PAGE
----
It's not like I've been writing nothing at all, though - the anthology with my story in creeps ever closer to becoming reality. That's its cover over there, beside these words. Neat, huh?
Got an email from the publisher today - they've now got a MySpace page, heaven help us all. For those who are into that sort of thing, it's at myspace.com/norecordpress.
In other news there was this, which just felt like one of those things that needed to be done.
So, well, yes, it's been a while since I last posted. Quite a bit's happened, actually.
For starters, we're probably only a month or so away from the publication by a small San Francisco press of an anthology of short stories that includes one of mine. More on that when I have more, but right now I'm tremendously excited, because it's the first time in a very long time that any of my fiction will have been published.
Also taking a lot of my time is MyBathroomFinder.com, the first step in our fledgling business empire. It's starting to find its feet and generate traffic. Not a lot of income yet, but it's early days.
And the other big thing is Perplex City, the £100,000 / $200,000 treasure hunt and alternative reality game that's been running for the last two-and-a-half years. 50,000 players, 92 countries.
We won it.
If you're used to my usual writing style you're probably waiting for me to qualify it and say something like “well, what I actually mean is that 5000 of us were declared 'winners' but only one person got the prize and it wasn't us”.
Well, as it turned out it was us.
It's been a very weird couple of weeks, with a lot of nice messages of congratulations from people (including some of the ones who came closest to winning it themselves) and some emails and phone calls from friends I'd lost touch with and who saw it in the news.
There's an awful lot to say about it, so I built a small website with the story and a link to my Flickr photos. Go explore, Digg it or stick it on del.icio.us or whatever if that's your sort of thing - I'll still be here when you come back. And believe me, no matter how surprised you are at the news it's nothing to how stunned I am, as I look back at it.
It's 2am and I just woke from a bizarre nightmare in which Beloved Other Half, myself and dozens of others climbed up the wire fence that used to run alongside the access road to our flats in order to escape the floodwater surges from a tsunami that had run up the channel of the Thames. Among those around us were a Big Issue seller I sometimes chat to on Upper Street, Islington, called Tony, a minor character from the movie Notting Hill and a TV news reporter (identity unknown) who was broadcasting live, despite not having a camera crew, and who screamed “it's my Uncle Charlie's funeral” at the moment of greatest danger when we all thought we were going to be washed away.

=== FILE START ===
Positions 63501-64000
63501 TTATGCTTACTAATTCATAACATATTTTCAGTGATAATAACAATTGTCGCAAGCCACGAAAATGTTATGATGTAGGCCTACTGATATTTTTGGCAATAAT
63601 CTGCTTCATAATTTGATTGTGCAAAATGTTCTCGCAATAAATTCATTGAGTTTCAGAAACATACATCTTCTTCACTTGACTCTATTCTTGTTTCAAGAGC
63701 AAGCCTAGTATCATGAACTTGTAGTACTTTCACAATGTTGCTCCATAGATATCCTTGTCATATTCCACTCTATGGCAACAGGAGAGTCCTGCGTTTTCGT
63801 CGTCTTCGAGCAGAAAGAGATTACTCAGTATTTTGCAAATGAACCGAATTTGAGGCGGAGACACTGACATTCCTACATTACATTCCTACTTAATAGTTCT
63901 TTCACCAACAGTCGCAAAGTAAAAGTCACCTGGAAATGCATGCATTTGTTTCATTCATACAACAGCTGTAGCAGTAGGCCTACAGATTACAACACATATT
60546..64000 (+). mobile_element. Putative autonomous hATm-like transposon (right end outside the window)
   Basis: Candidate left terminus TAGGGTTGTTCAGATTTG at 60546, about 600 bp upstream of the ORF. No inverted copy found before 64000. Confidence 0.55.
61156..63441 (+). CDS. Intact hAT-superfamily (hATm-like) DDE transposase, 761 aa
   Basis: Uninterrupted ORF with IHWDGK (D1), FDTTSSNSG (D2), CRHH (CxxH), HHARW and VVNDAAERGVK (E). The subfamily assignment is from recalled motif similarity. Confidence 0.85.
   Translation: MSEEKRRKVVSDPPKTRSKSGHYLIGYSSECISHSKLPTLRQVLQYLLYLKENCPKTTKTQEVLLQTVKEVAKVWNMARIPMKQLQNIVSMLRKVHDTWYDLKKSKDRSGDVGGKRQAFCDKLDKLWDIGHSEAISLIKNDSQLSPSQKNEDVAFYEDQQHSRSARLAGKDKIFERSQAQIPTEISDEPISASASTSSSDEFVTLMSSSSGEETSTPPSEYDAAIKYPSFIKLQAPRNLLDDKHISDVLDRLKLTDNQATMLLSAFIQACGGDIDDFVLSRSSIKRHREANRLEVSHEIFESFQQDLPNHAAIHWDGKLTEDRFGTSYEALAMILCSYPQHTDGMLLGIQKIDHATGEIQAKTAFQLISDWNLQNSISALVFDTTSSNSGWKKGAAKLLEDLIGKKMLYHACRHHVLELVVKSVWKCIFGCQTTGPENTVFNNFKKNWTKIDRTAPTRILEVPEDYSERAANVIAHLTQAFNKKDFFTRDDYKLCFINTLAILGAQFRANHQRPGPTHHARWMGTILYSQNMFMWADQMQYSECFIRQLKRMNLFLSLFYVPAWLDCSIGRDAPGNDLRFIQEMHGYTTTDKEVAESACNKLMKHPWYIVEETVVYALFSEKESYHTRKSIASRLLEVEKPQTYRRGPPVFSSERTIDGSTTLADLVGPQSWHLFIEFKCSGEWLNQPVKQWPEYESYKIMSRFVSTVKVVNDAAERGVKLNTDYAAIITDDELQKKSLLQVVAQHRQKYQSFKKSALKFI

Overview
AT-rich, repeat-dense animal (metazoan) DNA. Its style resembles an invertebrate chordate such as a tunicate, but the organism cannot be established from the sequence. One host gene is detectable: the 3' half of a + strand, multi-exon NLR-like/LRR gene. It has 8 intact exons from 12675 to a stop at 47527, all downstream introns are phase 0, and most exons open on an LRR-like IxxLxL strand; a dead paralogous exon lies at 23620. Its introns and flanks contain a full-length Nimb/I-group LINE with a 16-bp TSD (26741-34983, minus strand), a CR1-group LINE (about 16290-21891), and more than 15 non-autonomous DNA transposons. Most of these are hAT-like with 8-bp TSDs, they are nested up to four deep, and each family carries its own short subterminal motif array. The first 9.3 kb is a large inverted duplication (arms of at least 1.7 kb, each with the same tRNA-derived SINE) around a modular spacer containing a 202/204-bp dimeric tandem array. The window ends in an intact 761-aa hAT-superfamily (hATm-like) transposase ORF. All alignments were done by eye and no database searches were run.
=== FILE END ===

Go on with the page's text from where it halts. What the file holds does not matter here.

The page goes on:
Can't sleep now, so I might as well try to get some work done.
Ah well. Back in London after a month away.
Wonderful time in Cornwall, just managed to skirt the edges of all the bad weather (thanks to everyone who texted / emailed to ask if we were okay). Did have a powercut one night in a storm though.
Was working in Islington yesterday so I had the whole commuting experience, lovely. It seems I've got a bit thin-skinned from all that time on a hilltop with no-one around but Beloved Other Half.
Driving to the other client today, near Wycombe, which should be easier. Then back to Islington tomorrow.
Managed 19,000 words in the novel-writing challenge I was attempting - nowhere near the 50k target but a pleasing amount anyway, especially as it took me to a natural break in the narrative. Beloved Other Half has done rather better - everyone go say 'well done' to her, okay?
How's everyone been while I was away, then?
This journal began on 7th November 2002 on DeadJournal, where one version of it is still running. In order to keep track of friends, there are now also versions on LiveJournal and Journalspace. In due course I'll shift the whole thing over to my new site at andthenhesaid.com.
So. Three years of doing this journaling / blogging thing. Seems a shame to let it fade away.
Better write something, then.
Life since my last post of more than a sentence or two
October: bloody awful month ending in a funeral.
November: spending entire month on holiday in Cornwall, trying to write a novel. Almost no internet access. Back home at the beginning of December.